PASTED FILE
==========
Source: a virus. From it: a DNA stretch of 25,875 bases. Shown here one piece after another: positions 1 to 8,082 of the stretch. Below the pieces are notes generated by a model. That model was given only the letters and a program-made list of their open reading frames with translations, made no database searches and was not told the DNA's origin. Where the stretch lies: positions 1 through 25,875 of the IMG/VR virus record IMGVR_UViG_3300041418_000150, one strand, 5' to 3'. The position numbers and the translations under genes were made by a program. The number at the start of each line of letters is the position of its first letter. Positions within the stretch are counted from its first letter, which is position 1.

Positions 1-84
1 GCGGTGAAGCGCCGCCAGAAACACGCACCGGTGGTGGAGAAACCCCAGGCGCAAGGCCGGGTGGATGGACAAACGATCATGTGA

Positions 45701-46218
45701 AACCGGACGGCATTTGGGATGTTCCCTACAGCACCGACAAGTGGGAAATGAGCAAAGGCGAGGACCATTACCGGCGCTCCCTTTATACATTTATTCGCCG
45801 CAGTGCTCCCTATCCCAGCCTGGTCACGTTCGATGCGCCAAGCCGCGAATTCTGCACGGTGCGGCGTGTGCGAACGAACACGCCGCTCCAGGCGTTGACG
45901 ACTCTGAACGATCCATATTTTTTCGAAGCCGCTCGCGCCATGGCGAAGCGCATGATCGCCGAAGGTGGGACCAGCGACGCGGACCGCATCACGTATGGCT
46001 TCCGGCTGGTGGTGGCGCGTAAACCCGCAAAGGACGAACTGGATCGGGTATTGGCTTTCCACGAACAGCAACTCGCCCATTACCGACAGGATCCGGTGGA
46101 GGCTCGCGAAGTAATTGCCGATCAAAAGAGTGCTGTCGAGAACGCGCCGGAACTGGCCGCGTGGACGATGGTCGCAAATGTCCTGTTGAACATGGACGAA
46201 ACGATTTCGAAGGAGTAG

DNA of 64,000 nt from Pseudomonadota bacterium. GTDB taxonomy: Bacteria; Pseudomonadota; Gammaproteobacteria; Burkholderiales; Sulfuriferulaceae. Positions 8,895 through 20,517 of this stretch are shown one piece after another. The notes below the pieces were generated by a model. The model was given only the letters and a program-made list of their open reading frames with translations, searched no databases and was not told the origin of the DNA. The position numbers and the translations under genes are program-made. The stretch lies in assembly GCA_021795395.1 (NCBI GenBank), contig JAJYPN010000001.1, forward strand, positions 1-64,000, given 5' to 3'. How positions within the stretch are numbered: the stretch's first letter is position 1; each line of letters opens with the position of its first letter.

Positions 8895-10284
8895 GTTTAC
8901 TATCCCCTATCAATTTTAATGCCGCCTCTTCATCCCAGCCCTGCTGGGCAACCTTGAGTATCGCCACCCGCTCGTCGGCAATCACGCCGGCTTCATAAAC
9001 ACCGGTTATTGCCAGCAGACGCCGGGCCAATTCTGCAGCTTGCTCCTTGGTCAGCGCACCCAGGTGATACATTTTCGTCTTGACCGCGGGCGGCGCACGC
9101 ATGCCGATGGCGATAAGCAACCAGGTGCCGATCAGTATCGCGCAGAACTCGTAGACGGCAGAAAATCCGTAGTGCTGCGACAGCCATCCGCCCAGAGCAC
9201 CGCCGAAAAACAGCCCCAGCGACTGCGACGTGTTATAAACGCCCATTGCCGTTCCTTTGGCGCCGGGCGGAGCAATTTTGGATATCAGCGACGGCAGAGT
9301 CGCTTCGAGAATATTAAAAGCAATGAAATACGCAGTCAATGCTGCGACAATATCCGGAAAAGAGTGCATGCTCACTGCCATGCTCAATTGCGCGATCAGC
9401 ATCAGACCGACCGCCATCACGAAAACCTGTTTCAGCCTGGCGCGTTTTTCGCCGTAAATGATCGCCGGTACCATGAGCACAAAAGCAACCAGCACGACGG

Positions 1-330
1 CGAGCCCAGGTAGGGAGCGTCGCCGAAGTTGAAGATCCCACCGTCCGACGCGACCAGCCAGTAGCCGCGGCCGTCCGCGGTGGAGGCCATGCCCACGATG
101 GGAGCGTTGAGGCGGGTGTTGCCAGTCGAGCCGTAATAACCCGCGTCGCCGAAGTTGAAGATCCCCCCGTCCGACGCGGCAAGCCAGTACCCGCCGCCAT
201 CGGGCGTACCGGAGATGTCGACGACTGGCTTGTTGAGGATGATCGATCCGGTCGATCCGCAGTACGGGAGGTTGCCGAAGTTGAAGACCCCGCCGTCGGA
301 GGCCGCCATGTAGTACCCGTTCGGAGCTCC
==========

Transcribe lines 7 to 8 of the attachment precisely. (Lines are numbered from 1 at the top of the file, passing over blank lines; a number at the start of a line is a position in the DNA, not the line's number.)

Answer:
45901 ACTCTGAACGATCCATATTTTTTCGAAGCCGCTCGCGCCATGGCGAAGCGCATGATCGCCGAAGGTGGGACCAGCGACGCGGACCGCATCACGTATGGCT
46001 TCCGGCTGGTGGTGGCGCGTAAACCCGCAAAGGACGAACTGGATCGGGTATTGGCTTTCCACGAACAGCAACTCGCCCATTACCGACAGGATCCGGTGGA